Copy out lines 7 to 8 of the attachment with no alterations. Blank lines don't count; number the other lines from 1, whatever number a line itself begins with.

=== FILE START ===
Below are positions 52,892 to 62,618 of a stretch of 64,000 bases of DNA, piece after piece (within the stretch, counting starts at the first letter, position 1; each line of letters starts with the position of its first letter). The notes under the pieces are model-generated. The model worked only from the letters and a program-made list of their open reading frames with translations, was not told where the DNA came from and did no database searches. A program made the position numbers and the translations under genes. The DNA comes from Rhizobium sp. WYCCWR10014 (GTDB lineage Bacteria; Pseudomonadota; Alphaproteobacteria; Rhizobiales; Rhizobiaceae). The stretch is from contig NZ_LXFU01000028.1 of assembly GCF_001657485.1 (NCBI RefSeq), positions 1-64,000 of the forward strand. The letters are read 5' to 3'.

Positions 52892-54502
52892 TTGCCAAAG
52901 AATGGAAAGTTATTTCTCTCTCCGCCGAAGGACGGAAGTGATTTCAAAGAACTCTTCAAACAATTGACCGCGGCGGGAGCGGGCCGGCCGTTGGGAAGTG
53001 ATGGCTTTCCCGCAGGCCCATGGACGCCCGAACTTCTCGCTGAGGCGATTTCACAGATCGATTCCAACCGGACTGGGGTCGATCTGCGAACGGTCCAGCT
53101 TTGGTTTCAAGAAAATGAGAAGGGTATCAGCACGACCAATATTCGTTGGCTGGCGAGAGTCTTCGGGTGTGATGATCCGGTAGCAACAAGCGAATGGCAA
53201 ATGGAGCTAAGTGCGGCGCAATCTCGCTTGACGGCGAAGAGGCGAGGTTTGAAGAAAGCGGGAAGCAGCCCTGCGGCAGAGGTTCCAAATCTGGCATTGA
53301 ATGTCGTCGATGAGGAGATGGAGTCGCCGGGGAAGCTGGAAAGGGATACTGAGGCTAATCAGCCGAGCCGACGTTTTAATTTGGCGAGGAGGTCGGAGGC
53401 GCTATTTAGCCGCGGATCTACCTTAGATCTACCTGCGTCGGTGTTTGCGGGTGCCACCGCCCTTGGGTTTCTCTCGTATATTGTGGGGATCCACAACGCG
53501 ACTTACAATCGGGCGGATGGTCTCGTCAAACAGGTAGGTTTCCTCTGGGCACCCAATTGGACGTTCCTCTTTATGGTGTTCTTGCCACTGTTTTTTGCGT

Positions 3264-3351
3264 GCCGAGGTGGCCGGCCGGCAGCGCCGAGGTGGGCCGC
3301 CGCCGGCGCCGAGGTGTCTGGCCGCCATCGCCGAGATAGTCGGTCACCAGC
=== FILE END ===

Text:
53201 ATGGAGCTAAGTGCGGCGCAATCTCGCTTGACGGCGAAGAGGCGAGGTTTGAAGAAAGCGGGAAGCAGCCCTGCGGCAGAGGTTCCAAATCTGGCATTGA
53301 ATGTCGTCGATGAGGAGATGGAGTCGCCGGGGAAGCTGGAAAGGGATACTGAGGCTAATCAGCCGAGCCGACGTTTTAATTTGGCGAGGAGGTCGGAGGC